The `summary` method describe the importance of the PCs. The first row describe again the standard deviation associated with each PC. The second row shows the proportion of the variance in the data explained by each component while the third row describe the cumulative proportion of explained variance. We can see there that the first two PCs accounts for more than ${95\%}$ of the variance of the data.

```# summary method
summary(ir.pca)

Importance of components:
PC1    PC2     PC3     PC4
Standard deviation     1.7125 0.9524 0.36470 0.16568
Proportion of Variance 0.7331 0.2268 0.03325 0.00686
Cumulative Proportion  0.7331 0.9599 0.99314 1.00000
```

We can use the `predict` function if we observe new data and want to predict their PCs values. Just for illustration pretend the last two rows of the `iris` data has just arrived and we want to see what is their PCs values:

```# Predict PCs
predict(ir.pca,
newdata=tail(log.ir, 2))

PC1         PC2        PC3         PC4
149 1.0809930 -1.01155751 -0.7082289 -0.06811063
150 0.9712116 -0.06158655 -0.5008674 -0.12411524
```

The Figure below is a biplot generated by the function `ggbiplot` of the `ggbiplot` package available on github.

The code to generate this Figure is given by

```library(devtools)
install_github("ggbiplot", "vqv")

library(ggbiplot)
g <- ggbiplot(ir.pca, obs.scale = 1, var.scale = 1,
groups = ir.species, ellipse = TRUE,
circle = TRUE)
g <- g + scale_color_discrete(name = '')
g <- g + theme(legend.direction = 'horizontal',
legend.position = 'top')
print(g)
```

It projects the data on the first two PCs. Other PCs can be chosen through the argument `choices` of the function. It colors each point according to the flowers’ species and draws a Normal contour line with `ellipse.prob` probability (default to ${68\%}$) for each group. More info about `ggbiplot` can be obtained by the usual `?ggbiplot`. I think you will agree that the plot produced by `ggbiplot` is much better than the one produced by `biplot(ir.pca)` (Figure below).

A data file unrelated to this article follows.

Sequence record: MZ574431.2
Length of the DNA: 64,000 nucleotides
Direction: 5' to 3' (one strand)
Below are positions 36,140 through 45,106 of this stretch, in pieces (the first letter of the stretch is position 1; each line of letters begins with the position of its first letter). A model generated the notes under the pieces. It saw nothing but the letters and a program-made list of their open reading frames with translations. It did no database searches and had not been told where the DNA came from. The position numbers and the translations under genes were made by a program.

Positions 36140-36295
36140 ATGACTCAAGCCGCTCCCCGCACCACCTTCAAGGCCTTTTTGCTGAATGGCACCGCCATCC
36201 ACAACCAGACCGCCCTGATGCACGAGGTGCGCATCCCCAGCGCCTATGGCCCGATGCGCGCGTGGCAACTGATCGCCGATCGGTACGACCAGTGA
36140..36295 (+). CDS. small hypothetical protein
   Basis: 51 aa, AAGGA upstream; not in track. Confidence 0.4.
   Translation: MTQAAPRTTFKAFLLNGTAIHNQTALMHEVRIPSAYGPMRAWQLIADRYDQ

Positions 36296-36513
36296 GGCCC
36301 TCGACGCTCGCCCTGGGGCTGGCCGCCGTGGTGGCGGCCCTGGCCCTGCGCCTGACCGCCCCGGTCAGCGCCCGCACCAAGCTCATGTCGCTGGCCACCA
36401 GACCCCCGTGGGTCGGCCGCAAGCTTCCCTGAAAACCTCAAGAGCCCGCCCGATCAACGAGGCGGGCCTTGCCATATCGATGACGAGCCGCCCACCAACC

I also like to plot each variables coefficients inside a unit circle to get insight on a possible interpretation for PCs. Figure 4 was generated by this code available on gist.

PCA on caret package

As I mentioned before, it is possible to first apply a Box-Cox transformation to correct for skewness, center and scale each variable and then apply PCA in one call to the `preProcess` function of the `caret` package.

```require(caret)
trans = preProcess(iris[,1:4],
method=c("BoxCox", "center",
"scale", "pca"))
PC = predict(trans, iris[,1:4])
```

By default, the function keeps only the PCs that are necessary to explain at least 95% of the variability in the data, but this can be changed through the argument `thresh`.

```# Retained PCs

PC1        PC2
1 -2.303540 -0.4748260
2 -2.151310  0.6482903
3 -2.461341  0.3463921

trans\$rotation

PC1         PC2
Sepal.Length  0.5202351 -0.38632246
Sepal.Width  -0.2720448 -0.92031253
Petal.Length  0.5775402 -0.04885509
Petal.Width   0.5672693 -0.03732262
```

See Unsupervised data pre-processing for predictive modeling for an introduction of the `preProcess` function.

References:

[1] Venables, W. N., Brian D. R. Modern applied statistics with S-PLUS. Springer-verlag. (Section 11.1)
[2] Box, G. and Cox, D. (1964). An analysis of transformations. Journal of the Royal Statistical Society. Series B (Methodological) 211-252